Of Cement Price Reduction And Monopolies
Perhaps as an October 1 present to Nigerians, BUA Cement Plc, one of Nigeria’s leading cement producers, announced a reduction in the price of its cement. According to the company, a bag of cement will sell for the sum of N3,500, instead of the reigning price of more than N5,000 naira per bag. The company said the price reduction was the product of a commitment made by it towards catalysing development in the building materials and infrastructure sectors. It said: “BUA Cement Plc wishes to announce and inform our esteemed customers, stakeholders and the public that, effective from October 2, 2023, we have decided to bring the price reduction forward. As a result, BUA cement will now be sold at an ex-factory price of N3,500 per bag so that Nigerians can begin to enjoy the benefits of the price reduction before the completion of our plants.” BUA’s plants, which will witness the operation of new production lines, are expected to be commissioned in December, spurring increment in the company’s production capacity to 17 million metric tonnes per annum. The company also announced that it would conduct a further review process on prices once the new plants were completed in the first quarter of 2024.
In an economy where prices never go downwards, the action by BUA is a commendable one. At the rate the prices of cement skyrocket, it is obvious that construction has gone beyond the reach of ordinary Nigerians. The price regime is choking, especially in the face of the huge housing deficits in the country. The spiraling prices of building materials have not only critically affected developments in that sector, they have hampered its growth. While the company would not have embarked on the present action if it would threaten its existence as a viable entity, it appears to have been moved by the need to voluntarily reduce its profit with a view to garnering goodwill from Nigerians. This effort is still commendable because goodwill itself is a form of asset that could come in handy for the company in future. It could have continued to maintain the previous prohibitive cost, garnering huge profit and not bothering about any goodwill that would only count in the future.
Only recently when the Minister of Works, David Umahi, announced the Federal Government’s plan to construct roads with concrete pavements, saying they had a longer lifespan than roads made of bitumen, uproar was generated in the building sector. During a courtesy visit to the then Acting Governor of Ondo State, Mr. Lucky Aiyedatiwa, while on an inspection of federal roads in the South-West, Umahi had said that concrete roads had been tested in many states of the country and found to have long lasting life span of 50 years, compared to asphalt roads whose lifespan was about 15 years. This sparked fears that the cement industry would be faced with tremendous pressure as a result of increased demand for forex for importation of cement, with adverse consequences on ordinary users of cement. But as delightsome as the BUA price slash is, we still believe that further slashes can be made in the industry if an effective wedge is placed against monopoly in the market. The point has to be made that the only reason this price reduction is coming up and Nigerians are in a position to benefit from it is that BUA is not the only cement company in the country and could therefore be interested in cultivating goodwill among Nigerians as part of its strategy for competition with other cement companies. The government, over time, has deliberately supported some companies to act in a monopolistic manner because of the personal and individual interests of those in government. There is a need for multiple companies in any industry in Nigeria to curb monopolistic tendencies.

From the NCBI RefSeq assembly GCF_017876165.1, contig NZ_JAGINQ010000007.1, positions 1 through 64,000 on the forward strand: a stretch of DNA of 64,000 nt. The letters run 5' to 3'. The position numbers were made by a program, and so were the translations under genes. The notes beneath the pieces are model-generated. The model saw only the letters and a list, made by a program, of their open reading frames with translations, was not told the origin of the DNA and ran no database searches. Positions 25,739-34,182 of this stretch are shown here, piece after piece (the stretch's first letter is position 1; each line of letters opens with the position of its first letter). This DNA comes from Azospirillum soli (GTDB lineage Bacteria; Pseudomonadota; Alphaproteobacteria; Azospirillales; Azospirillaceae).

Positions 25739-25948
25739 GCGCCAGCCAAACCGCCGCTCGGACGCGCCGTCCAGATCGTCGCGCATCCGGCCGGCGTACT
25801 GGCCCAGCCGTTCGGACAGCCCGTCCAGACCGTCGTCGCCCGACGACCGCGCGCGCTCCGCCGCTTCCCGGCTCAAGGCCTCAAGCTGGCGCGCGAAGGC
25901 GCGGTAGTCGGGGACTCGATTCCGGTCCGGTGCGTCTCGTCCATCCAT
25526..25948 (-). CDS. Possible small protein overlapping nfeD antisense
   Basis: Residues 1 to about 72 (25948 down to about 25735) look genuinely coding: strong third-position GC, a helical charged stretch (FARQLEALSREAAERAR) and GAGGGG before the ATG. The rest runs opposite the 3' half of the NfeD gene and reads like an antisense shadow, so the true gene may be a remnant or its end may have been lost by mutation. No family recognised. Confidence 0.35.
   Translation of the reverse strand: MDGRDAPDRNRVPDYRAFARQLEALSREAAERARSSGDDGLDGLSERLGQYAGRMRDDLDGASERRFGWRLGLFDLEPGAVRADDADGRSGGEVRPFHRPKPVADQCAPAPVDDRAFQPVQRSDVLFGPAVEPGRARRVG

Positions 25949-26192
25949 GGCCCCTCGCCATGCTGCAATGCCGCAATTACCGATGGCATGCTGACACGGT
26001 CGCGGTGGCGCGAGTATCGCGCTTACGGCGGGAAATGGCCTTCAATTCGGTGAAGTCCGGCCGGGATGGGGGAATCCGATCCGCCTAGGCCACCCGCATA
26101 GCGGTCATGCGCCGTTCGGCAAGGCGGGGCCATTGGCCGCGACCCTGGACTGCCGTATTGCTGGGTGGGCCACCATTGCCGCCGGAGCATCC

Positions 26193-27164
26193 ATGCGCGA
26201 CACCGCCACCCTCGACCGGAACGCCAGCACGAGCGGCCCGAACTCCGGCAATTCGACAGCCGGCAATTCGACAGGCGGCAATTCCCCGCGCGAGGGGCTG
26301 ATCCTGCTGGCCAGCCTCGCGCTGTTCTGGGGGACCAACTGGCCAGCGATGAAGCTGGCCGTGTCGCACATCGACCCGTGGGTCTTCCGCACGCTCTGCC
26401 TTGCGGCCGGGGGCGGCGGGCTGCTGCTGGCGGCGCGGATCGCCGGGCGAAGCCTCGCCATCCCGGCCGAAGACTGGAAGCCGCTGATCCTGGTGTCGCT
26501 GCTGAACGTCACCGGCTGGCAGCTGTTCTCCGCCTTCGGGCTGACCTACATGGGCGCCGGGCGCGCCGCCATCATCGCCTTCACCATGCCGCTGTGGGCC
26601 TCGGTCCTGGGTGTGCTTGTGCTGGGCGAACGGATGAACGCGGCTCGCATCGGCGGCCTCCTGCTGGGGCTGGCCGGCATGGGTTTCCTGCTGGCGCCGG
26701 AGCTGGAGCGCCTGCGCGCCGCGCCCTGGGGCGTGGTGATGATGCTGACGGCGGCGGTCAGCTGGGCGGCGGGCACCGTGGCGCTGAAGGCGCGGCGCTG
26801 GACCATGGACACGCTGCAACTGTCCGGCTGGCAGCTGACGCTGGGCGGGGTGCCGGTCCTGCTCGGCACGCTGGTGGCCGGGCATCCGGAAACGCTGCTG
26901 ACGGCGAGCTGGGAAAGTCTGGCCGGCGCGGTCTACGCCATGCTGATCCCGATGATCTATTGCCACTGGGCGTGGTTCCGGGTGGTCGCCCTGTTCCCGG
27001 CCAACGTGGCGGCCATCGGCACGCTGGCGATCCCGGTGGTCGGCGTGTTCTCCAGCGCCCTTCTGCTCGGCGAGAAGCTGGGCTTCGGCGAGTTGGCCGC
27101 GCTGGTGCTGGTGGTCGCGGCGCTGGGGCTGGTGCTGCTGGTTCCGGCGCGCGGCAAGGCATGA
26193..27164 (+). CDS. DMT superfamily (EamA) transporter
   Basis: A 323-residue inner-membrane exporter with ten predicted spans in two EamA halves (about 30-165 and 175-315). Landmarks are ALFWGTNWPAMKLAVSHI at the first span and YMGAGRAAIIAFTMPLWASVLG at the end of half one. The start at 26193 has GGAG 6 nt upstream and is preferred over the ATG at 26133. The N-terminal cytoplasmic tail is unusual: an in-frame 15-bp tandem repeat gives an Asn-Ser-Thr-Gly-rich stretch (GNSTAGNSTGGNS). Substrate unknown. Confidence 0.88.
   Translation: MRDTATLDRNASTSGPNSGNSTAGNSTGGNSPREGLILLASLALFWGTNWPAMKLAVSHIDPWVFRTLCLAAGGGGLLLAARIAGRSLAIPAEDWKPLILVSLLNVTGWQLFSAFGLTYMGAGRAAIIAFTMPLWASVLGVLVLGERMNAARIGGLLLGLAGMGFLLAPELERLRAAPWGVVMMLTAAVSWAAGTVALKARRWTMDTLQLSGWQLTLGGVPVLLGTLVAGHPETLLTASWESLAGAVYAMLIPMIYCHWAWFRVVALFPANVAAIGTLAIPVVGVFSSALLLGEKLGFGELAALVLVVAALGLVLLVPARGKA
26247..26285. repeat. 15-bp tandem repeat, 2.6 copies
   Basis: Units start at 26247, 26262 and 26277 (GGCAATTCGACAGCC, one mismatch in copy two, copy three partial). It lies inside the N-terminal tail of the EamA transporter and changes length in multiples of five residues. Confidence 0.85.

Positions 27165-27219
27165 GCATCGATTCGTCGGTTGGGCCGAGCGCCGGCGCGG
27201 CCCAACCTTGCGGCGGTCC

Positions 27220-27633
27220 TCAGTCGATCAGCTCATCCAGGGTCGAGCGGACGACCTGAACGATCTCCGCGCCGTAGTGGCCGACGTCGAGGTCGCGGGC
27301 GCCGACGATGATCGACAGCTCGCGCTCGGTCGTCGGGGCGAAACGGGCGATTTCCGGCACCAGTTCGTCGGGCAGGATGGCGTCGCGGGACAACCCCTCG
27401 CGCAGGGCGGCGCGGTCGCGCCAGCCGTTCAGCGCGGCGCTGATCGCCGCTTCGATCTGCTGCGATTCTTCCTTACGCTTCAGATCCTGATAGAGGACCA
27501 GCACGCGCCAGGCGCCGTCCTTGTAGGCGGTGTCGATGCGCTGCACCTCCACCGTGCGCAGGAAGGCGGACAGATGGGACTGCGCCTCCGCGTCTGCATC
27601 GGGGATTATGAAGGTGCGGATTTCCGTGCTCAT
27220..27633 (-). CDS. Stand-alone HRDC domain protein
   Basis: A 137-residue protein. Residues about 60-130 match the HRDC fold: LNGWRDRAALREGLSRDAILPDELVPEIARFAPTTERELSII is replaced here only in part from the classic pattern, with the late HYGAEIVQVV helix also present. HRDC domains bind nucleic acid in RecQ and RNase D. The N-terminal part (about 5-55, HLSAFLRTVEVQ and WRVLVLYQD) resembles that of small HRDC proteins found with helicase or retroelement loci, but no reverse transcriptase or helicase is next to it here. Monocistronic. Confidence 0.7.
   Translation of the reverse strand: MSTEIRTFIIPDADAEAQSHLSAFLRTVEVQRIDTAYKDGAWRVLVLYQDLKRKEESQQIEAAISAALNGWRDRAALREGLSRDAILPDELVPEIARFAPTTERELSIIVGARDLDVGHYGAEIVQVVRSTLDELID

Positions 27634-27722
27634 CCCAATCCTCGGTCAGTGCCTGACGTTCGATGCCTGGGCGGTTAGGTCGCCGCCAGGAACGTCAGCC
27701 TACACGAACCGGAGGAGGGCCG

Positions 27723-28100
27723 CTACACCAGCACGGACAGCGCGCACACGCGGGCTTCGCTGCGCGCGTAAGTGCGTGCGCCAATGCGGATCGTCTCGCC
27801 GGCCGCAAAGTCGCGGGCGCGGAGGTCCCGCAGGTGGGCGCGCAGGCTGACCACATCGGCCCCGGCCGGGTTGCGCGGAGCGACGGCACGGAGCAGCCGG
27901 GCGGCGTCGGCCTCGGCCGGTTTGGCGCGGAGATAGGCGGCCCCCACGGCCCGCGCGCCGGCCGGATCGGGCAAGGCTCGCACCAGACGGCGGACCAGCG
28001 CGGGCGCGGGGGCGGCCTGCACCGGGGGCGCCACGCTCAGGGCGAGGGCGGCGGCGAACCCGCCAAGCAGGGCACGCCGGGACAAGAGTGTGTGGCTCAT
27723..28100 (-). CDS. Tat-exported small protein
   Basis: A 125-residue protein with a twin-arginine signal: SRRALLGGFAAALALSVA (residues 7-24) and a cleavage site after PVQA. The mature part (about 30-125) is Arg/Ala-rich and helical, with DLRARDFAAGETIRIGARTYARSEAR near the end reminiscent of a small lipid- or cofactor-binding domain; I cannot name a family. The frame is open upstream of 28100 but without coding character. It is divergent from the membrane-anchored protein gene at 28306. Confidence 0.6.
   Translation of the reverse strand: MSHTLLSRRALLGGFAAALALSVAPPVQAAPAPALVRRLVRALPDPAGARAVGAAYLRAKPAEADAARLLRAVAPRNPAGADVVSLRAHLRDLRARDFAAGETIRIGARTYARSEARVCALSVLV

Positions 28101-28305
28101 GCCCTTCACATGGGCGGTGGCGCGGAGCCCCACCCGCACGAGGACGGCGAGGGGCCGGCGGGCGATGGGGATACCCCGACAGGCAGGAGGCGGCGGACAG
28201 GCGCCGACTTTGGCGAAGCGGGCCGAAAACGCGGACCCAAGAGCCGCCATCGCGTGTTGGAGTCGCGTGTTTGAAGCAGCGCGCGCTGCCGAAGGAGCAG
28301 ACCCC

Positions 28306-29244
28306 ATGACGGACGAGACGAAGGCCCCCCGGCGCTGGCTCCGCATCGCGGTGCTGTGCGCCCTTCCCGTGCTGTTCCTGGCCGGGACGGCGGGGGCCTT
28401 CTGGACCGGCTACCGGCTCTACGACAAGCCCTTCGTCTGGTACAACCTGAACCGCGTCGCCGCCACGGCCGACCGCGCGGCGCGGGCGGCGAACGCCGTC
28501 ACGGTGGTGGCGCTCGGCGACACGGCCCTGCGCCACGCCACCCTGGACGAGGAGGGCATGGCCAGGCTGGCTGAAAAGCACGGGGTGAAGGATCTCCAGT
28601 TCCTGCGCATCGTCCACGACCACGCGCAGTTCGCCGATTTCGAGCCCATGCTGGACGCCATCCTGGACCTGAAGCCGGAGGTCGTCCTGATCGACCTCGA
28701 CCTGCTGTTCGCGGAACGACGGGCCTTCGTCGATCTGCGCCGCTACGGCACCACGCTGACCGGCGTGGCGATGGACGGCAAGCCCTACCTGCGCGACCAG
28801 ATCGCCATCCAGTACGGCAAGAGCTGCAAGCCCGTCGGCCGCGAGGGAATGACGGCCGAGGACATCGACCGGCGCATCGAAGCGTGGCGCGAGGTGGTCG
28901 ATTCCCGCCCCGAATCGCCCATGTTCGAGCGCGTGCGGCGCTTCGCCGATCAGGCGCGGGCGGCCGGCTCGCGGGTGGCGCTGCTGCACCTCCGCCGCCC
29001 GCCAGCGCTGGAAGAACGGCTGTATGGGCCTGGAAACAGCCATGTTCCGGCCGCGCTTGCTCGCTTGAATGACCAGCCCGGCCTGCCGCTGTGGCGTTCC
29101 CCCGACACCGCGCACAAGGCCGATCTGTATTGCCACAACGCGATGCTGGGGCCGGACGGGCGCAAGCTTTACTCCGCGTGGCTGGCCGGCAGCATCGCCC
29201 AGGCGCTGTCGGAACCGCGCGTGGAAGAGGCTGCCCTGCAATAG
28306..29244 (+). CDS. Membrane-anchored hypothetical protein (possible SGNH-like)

Were BUA the only cement company in Nigeria, there perhaps would not have been any desire to cultivate goodwill through price reduction. That is why monopolies should not be encouraged. Rather, they should be opposed as a matter of principle, if only to eliminate the kind of pain and extortion that successive Nigerian governments have subjected Nigerians to through active promotion of monopolies. Oftentimes, even where diverse companies exist in an industry in Nigeria, nothing is done by the government to prevent them from ganging up to collectively impose whatever exploitative price structure they want on Nigerians. The example from BUA Cement Plc should therefore be an eye opener for Nigerians. Henceforth, they must impress it on the government to outlaw monopolistic operations in any industry in the country.
Diversity leads to competition and is the best platform for innovation, which brings progress and development and rewards the people and society with value. While acknowledging and commending the noble gesture by BUA, we urge Nigerians, going forward, to insist on the elimination of monopolistic operations within the economy and ensure that the government is pressured to take its anti-monopolist (anti-trust) responsibility more seriously. This is the way to ensure maximum benefits for the society.
Culled from :https://newsexpressngr.com/news/205864/of-cement-price-reduction-and-monopolies-nigerian-tribune-editorial_